Taxes in Spain are bipolar: despite having some of the highest rates in Europe, this country also has one of the lowest fiscal pressures - 31.4 percent of GDP, compared with an average of 39.5 percent in the euro zone. "We have a tax system that produces less than it should," explains Ignacio Zubiri, chair of applied economics at the Basque Country University. This can only be explained by a high level of fraud - several studies estimated the underground economy to represent around 20 percent of GDP, about 70 billion euros in fiscal terms. The system is also deemed to be inefficient, filled with exemptions and deductions that let taxpayers off the hook.
Last month Brussels asked the government for "a systematic review of the tax system by March 2014." Finance Minister Cristóbal Montoro assumes that he will have to follow "the guidelines" established by Europe. But he will do it "once tax receipts are normalized, in a different economic scenario," he has said.
The Spanish economy is languishing and taxable income has been plummeting in recent years. Since the crisis began in 2007, it has decreased by nearly 200 billion euros, or 20 percent of GDP. Given this situation, the government is tinkering with all the major taxes, trying to milk the system to the fullest to make it through this national emergency. In the last year, it has approved around 30 new tax reforms to try to increase revenues, yet the system still fails to produce the desired results.
In recent weeks, a sector of the ruling Popular Party has spearheaded a campaign to ask Rajoy to reduce income tax. But Finance Minister Montoro is adamant: "There is no room for that." This is one of the most complex levies in the entire tax system, and causes thousands of taxpayers the same kinds of headaches that Albert Einstein got when he stated that "the hardest thing to understand in the world is the income tax."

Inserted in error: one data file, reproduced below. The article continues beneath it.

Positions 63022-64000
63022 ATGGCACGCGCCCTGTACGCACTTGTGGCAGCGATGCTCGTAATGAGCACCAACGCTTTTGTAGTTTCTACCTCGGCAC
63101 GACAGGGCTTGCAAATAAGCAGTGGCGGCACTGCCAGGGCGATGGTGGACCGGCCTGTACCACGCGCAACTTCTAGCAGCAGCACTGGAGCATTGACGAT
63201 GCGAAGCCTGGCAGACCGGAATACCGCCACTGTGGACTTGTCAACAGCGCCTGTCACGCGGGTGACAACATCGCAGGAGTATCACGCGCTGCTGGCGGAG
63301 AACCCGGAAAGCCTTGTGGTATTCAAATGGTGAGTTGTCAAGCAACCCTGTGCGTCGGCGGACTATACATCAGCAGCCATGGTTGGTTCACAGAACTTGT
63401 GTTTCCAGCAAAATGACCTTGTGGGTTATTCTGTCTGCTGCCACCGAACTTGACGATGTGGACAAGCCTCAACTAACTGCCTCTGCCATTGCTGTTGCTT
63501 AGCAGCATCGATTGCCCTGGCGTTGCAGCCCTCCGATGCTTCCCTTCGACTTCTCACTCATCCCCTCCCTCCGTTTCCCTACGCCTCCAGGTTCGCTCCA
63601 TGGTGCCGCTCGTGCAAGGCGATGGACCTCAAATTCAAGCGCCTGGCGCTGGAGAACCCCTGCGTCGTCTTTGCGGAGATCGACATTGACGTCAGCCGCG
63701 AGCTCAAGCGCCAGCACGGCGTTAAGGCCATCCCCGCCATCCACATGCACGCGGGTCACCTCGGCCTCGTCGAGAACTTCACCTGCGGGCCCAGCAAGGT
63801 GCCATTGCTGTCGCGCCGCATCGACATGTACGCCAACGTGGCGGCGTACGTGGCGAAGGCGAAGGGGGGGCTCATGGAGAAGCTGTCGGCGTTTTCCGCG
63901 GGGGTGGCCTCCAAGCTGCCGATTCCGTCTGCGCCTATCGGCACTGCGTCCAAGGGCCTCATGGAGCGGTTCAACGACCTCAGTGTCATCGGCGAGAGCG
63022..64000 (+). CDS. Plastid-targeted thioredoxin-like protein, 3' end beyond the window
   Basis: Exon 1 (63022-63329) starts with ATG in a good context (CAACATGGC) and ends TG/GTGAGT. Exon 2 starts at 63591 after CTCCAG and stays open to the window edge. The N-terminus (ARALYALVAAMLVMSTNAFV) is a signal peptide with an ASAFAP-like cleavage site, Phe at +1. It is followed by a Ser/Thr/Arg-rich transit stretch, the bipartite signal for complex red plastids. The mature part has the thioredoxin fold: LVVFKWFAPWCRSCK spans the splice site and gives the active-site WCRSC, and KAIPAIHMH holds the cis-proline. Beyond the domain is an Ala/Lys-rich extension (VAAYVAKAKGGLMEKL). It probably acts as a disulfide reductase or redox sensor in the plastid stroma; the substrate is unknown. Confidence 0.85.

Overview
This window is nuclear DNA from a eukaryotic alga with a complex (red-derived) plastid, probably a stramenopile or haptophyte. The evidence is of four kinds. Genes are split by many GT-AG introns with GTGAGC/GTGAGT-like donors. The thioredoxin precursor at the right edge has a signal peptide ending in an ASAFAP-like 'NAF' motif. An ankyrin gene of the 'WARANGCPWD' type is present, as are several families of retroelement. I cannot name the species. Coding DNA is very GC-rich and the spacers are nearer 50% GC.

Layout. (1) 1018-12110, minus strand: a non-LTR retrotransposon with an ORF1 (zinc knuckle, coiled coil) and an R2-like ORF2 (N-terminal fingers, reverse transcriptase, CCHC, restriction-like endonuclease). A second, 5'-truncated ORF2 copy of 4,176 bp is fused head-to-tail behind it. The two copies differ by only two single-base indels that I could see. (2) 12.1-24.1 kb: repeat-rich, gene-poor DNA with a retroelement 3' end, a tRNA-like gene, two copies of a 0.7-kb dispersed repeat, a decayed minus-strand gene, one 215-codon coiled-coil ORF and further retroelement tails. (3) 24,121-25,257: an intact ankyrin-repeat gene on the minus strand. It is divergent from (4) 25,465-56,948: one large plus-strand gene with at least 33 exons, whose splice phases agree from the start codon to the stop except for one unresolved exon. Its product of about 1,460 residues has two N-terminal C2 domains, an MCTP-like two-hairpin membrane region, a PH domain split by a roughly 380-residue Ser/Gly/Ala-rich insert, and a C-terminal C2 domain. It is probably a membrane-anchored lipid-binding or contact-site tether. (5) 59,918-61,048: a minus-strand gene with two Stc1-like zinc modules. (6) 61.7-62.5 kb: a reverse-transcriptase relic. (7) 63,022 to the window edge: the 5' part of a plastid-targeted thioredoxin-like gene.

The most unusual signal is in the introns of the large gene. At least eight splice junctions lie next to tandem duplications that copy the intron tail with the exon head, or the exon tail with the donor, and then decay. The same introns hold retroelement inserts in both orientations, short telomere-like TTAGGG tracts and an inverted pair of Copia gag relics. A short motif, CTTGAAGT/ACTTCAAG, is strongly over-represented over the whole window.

We have a tax system that produces less than it should"
Juan José Rubio, former director of the Fiscal Studies Institute (IEF) and chair of public treasury studies at Castilla-La Mancha University, agrees that "income tax, the way it is designed now, cannot produce any more.
"The hike has created more distortions than revenues," he adds, warning that nevertheless "you cannot lower taxes without reductions in public spending."
Ramsés Pérez-Boga, president of the State Organization of Tax Inspectors, feels that "the excessive weight of work of income taxes should be reduced. It is not right that nearly 90 percent of income tax comes from employees. This should be balanced out with capital income and professional activities."
José Félix Sanz, chair of applied economics at Madrid's Complutense University and a researcher at the Savings Banks Foundation, defends a two-tier tax set at 25 percent and 35 percent. Brussels, meanwhile, is recommending the elimination of some of the system's multiple income tax and corporate tax breaks.
Most experts consulted for this story agree that tax breaks must be revised, since they cost the state close to 16.4 billion euros. The one that costs the most is for home purchases, around 1.8 billion a year, but Brussels is taking aim at deductions for private pension plans.
In any case, whatever reforms are finally embraced at the Finance Ministry, one thing is for sure: major corporations will continue to pay less than the average employee. Such is the way of the globalized world. Just ask Apple.